SanDisk has powered up the smallest NAND process in the industry, 15nm, meaning it should be able to get more working flash chips from each silicon wafer – and thus lower its costs.
It's calling this technology "1Z", as 1X is below 20nm, and 1Y is between that and 15nm. These alphabetic suffix boundaries are not standard, and Micron's idea of 1Y and 1Z could well be different from SanDisk and its partner Toshiba.
Tosh and SanDisk have been producing 19nm flash (1X) chips, an advance on the previous 24nm generation. Intel and Micron have been producing 20nm devices. Micron has a 16nm process under development and sampling started last year. Samsung has, we think, a 19nm process in production and is bound to have a sub-19nm process in development.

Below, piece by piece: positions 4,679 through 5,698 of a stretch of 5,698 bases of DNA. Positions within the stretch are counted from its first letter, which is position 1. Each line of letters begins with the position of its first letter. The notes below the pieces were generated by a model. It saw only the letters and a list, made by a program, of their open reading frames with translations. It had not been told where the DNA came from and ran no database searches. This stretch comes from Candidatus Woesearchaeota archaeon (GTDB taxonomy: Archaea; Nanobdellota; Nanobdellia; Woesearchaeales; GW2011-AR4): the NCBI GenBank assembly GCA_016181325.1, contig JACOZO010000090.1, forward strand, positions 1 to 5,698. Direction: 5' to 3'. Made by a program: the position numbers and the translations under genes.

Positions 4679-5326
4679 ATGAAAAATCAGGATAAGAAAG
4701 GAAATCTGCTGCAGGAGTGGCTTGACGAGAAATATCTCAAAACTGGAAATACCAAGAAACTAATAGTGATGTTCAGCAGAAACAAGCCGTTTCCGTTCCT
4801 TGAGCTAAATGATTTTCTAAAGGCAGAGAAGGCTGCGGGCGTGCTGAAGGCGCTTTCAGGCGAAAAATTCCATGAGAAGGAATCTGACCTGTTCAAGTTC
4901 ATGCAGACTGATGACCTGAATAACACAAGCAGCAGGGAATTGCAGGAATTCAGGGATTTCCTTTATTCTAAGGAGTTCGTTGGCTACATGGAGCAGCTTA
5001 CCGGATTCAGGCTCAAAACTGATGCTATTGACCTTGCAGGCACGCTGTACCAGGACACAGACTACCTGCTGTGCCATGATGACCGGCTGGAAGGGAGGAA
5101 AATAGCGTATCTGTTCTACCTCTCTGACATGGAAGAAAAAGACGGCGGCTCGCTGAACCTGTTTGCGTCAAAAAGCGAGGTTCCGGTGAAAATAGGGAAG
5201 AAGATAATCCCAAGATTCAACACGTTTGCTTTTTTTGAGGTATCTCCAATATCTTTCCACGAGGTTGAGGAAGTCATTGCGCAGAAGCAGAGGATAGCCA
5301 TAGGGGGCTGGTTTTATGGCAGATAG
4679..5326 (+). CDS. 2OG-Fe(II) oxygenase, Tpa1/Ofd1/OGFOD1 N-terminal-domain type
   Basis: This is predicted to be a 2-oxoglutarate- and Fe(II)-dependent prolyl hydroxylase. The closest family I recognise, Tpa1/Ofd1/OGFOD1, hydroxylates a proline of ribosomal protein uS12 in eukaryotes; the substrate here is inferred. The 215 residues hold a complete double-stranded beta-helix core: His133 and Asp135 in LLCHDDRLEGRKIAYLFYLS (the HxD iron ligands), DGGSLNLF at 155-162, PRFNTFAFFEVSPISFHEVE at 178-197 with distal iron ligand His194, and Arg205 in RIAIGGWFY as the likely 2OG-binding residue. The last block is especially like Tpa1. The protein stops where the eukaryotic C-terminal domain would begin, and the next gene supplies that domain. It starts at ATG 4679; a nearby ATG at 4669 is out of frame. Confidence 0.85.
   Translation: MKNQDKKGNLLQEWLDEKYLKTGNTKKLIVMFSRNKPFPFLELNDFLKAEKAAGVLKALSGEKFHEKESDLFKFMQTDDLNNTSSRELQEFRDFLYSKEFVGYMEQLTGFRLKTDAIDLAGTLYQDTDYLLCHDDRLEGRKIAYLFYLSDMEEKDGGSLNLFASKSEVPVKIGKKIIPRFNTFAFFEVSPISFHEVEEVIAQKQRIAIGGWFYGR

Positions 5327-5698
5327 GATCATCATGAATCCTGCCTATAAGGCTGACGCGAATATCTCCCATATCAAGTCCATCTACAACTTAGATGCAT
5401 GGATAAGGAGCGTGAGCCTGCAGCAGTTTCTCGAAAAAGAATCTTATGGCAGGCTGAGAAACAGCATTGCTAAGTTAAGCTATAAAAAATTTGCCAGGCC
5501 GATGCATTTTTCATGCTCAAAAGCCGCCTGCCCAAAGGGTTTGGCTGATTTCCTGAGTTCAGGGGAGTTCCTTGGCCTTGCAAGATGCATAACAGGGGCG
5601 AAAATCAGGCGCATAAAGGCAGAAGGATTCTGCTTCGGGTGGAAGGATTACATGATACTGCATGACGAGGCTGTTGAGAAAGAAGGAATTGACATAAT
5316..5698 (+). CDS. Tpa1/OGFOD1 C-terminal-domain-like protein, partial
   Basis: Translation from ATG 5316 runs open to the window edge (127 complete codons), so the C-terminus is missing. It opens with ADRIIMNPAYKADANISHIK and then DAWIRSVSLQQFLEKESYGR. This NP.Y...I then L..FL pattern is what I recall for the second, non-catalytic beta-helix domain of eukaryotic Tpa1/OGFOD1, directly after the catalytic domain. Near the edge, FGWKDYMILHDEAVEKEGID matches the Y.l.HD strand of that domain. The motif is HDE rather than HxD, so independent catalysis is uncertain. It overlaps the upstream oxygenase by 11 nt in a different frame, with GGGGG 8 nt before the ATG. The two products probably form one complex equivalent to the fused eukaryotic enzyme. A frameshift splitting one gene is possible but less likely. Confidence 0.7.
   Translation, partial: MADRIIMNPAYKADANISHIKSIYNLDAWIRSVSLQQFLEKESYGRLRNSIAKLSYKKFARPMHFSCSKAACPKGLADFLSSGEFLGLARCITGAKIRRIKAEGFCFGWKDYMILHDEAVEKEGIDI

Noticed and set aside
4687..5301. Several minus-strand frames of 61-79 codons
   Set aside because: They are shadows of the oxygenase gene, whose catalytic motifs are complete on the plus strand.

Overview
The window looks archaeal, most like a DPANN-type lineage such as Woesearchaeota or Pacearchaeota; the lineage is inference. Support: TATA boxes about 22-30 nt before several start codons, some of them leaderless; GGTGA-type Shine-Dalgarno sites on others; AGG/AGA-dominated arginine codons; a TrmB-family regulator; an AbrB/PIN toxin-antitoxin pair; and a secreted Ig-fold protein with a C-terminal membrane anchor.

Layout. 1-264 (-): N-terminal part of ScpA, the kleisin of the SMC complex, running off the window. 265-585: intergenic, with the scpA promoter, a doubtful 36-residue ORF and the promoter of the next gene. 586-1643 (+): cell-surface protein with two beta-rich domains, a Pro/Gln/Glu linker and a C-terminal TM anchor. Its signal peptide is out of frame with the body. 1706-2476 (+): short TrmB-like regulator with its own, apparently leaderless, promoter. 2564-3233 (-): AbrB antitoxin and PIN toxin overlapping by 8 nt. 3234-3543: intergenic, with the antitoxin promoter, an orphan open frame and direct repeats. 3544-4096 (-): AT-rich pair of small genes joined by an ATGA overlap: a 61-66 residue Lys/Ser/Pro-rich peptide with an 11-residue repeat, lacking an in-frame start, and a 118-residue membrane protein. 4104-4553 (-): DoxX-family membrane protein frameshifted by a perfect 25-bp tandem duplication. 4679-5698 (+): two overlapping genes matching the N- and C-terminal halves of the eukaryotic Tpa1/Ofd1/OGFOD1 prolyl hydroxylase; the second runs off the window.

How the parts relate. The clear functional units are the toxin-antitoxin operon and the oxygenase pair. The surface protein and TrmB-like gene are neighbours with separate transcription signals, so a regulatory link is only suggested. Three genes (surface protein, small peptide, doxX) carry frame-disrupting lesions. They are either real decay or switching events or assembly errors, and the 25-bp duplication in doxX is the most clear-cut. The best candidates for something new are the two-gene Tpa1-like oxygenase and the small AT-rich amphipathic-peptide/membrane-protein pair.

SanDisk says it will ramp up production of both 2-bits-per cell (MLC) and 3-bits-per-cell (TLC) flash silicon in the second half of this year. Its senior veep for memory technology Dr Siva Sivaram said the technology would create "the world’s smallest and most cost effective 128-gigabit chips." The company said there has been "no sacrifice in memory performance or reliability" in the switch to a 15nm process, and it will be used across its product line, from removable SD cards to enterprise SSDs.
We can expect SanDisk's flash foundry partner Tosh to do the same, and so its customers, such as Violin Memory, should be able to use these tiny little flash blighters to pack more capacity into their boxes. ®
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